Because \( \mathcal {A}_i \) is a projection, it holds that: \( \left\Vert \mathcal {A}_i \right\Vert _1 = \max _j \sigma _j \left( \mathcal {A} \right) = 1 \), and the same for a measurement on B. Therefore, \( \sigma _k \left( \mathcal {F}_A\mathcal {C} \mathcal {F}_B \right) \le \sigma _k \left( \mathcal {C} \right) \) for all k, and we conclude that \( \mathcal {M}_{h,p} \left( \rho \right) \ge \mathcal {M}_{h,p} \left( \rho ' \right) \) for all hp, using the fact that the CMNs are all monotonically non-decreasing w.r.t. the singular values \( \sigma _k \).

Suppose \(\rho \) has zero discord, which happens if and only if there exists a measurement \(\Pi \) that does not disturb the state, i.e., there exist a matrices \( \mathcal {F}_A\) and \(\mathcal {F}_B \) such that \( \mathcal {F}_A\mathcal {C} \mathcal {F}_B = \mathcal {C} \). Then, for this choice of measurement, we have \( \mathcal {M}_{h,p} \left( \rho \right) - \mathcal {M}_{h,p} \left( \rho ' \right) = 0 \). By the non-decreasing property for the CMN we have proven above, this is indeed the maximum, hence \( \mathcal {D}_{h \le 2, p} \left( \rho \right) = 0 \). \(\square \)

Appendix B: Some states used in this work

First, let us present the SIC-POVM with Bell state: \( \rho _1 = \sum _{i=1}^4 \frac{1}{4}\rho ^{\textit{SIC-POVM}}_i\otimes \left| \psi ^{Bell}_i\right\rangle \left\langle \psi ^{Bell}_i\right| \). Wherein:

$$\begin{aligned} \rho ^{SIC-POVM}_1= & {} 0.5 \begin{bmatrix} \frac{\sqrt{3}+1}{\sqrt{3}} &{} \frac{\sqrt{3}}{3}(1+i)\\ \frac{\sqrt{3}}{3}(1-i) &{} \frac{\sqrt{3}-1}{\sqrt{3}} \end{bmatrix} \nonumber \\ \rho ^{\textit{SIC-POVM}}_2= & {} 0.5 \begin{bmatrix} \frac{\sqrt{3}-1}{\sqrt{3}} &{} \frac{\sqrt{3}}{3}(1-i)\\ \frac{\sqrt{3}}{3}(1+i) &{} \frac{\sqrt{3}+1}{\sqrt{3}} \end{bmatrix} \nonumber \\ \rho ^{\textit{SIC-POVM}}_3= & {} 0.5 \begin{bmatrix} \frac{\sqrt{3}+1}{\sqrt{3}} &{} \frac{\sqrt{3}}{3}(-1-i)\\ \frac{\sqrt{3}}{3}(-1+i) &{} \frac{\sqrt{3}-1}{\sqrt{3}} \end{bmatrix} \nonumber \\ \rho ^{\textit{SIC-POVM}}_4= & {} 0.5 \begin{bmatrix} \frac{\sqrt{3}-1}{\sqrt{3}} &{} \frac{\sqrt{3}}{3}(-1+i)\\ \frac{\sqrt{3}}{3}(-1-i) &{} \frac{\sqrt{3}+1}{\sqrt{3}} \end{bmatrix} \nonumber \\ \psi ^{Bell}_1= & {} \frac{1}{\sqrt{2}} \begin{bmatrix} 1 \\ 0 \\ 0 \\ 1 \end{bmatrix} \nonumber \\ \psi ^{Bell}_2= & {} \frac{1}{\sqrt{2}} \begin{bmatrix} 0 \\ 1 \\ 1 \\ 0 \end{bmatrix} \nonumber \\ \psi ^{Bell}_3= & {} \frac{1}{\sqrt{2}} \begin{bmatrix} 1 \\ 0 \\ 0 \\ -1 \end{bmatrix} \nonumber \\ \psi ^{Bell}_4= & {} \frac{1}{\sqrt{2}} \begin{bmatrix} 0 \\ 1 \\ -1 \\ 0 \end{bmatrix} \end{aligned}$$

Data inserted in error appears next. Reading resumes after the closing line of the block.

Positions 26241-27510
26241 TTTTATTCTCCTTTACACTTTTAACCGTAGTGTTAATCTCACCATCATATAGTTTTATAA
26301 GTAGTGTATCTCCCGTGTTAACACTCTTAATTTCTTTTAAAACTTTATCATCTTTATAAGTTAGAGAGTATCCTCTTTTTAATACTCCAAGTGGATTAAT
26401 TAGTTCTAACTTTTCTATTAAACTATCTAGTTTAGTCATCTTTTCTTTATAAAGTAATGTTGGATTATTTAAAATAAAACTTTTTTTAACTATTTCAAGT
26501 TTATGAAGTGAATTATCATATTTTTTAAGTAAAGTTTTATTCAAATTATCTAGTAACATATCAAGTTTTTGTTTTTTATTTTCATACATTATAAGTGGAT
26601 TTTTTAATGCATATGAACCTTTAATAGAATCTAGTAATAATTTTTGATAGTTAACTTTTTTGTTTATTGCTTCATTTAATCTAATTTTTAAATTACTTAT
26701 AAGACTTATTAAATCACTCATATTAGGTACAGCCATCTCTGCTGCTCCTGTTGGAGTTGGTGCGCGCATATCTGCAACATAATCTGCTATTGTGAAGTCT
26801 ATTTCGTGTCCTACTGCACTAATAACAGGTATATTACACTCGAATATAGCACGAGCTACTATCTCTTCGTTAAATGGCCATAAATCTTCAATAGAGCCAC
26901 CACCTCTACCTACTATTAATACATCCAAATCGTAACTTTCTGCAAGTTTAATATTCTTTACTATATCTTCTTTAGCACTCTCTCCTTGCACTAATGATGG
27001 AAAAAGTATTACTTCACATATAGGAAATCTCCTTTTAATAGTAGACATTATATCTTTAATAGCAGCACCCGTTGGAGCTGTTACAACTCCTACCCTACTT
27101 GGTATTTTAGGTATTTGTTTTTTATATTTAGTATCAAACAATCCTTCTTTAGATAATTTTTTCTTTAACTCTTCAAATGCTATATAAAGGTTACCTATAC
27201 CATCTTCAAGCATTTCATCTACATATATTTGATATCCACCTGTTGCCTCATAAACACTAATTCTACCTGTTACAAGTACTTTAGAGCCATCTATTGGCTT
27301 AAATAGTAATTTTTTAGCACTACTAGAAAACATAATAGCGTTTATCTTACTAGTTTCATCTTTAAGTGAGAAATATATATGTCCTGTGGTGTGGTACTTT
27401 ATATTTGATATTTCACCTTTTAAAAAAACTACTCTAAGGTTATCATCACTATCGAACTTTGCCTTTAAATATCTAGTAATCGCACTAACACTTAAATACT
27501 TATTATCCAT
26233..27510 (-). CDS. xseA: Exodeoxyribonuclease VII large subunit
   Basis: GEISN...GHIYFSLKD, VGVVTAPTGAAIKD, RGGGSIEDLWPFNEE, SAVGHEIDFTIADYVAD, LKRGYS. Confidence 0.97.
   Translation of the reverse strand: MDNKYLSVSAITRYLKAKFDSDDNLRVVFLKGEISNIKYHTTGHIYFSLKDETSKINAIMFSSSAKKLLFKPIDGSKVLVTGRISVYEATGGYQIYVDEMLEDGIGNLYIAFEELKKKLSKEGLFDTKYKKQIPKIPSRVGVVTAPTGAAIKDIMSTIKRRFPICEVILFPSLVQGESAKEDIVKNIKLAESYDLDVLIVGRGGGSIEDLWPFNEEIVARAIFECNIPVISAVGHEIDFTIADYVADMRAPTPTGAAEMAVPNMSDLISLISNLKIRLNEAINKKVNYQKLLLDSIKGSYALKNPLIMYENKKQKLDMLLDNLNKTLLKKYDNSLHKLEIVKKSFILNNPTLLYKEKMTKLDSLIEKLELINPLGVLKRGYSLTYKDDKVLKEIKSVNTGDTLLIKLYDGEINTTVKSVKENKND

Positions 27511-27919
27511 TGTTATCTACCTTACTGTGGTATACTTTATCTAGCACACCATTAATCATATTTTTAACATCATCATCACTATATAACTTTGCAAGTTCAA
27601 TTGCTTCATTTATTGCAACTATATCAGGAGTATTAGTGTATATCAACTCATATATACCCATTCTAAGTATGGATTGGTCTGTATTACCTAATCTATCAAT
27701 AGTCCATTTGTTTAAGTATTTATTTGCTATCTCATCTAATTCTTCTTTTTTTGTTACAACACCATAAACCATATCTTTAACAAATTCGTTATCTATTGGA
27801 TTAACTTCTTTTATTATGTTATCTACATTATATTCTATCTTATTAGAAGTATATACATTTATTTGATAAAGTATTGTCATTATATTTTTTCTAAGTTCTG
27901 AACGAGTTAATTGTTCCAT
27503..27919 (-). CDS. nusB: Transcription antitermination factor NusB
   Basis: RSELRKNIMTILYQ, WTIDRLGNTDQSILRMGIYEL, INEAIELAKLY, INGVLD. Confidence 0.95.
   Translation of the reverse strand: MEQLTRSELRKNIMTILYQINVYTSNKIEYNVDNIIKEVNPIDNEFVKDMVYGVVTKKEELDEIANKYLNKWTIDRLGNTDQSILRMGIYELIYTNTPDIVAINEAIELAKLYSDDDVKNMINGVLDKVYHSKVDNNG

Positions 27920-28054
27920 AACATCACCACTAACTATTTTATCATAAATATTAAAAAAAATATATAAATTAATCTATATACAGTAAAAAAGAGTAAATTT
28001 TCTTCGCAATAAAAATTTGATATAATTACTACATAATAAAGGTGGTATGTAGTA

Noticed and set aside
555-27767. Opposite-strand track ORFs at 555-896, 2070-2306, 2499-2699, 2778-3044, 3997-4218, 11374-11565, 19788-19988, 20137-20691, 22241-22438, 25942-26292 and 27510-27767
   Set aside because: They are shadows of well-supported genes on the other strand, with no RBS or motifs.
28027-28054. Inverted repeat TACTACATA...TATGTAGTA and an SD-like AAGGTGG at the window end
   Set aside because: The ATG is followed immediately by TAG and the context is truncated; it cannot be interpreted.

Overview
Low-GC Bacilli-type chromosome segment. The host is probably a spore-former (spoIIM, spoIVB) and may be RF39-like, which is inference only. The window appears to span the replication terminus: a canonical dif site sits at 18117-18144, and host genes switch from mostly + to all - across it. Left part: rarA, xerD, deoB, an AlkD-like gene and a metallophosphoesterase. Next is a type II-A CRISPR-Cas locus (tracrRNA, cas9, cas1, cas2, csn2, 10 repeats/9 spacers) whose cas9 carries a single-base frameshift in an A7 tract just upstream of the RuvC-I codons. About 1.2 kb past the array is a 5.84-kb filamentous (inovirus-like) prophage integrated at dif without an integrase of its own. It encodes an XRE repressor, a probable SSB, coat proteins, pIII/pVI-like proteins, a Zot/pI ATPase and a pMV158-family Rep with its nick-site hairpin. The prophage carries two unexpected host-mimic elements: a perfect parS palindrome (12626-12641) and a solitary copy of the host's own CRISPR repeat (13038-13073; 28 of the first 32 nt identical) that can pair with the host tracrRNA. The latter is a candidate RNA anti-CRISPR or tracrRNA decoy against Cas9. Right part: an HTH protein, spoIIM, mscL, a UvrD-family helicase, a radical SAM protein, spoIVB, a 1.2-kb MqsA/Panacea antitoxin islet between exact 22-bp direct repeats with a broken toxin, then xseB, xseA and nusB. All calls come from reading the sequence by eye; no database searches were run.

As said, the SIC-POVM states can be presented as Bloch vectors:

$$\begin{aligned} r_1^{\textit{SIC-POVM}}= & {} \frac{1}{\sqrt{3}} \begin{bmatrix} 1 \\ -1 \\ 1 \end{bmatrix} \nonumber \\ r_2^{\textit{SIC-POVM}}= & {} \frac{1}{\sqrt{3}} \begin{bmatrix} 1 \\ 1 \\ -1 \end{bmatrix} \nonumber \\ r_3^{\textit{SIC-POVM}}= & {} \frac{1}{\sqrt{3}} \begin{bmatrix} -1 \\ 1 \\ 1 \end{bmatrix} \nonumber \\ r_4^{SIC-POVM\textit{SIC-POVM}}= & {} \frac{1}{\sqrt{3}} \begin{bmatrix} -1 \\ -1 \\ -1 \end{bmatrix} \end{aligned}$$

Note that in order for our construction to work, the indices of the states cannot be changed.

The state \(\rho _2\) appears in [27] as a .mat file, as it was numerically generated.

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Lenny, R., Te’eni, A., Peled, B.Y. et al. Multipartite entanglement detection via correlation minor norm. Quantum Inf Process 22, 292 (2023).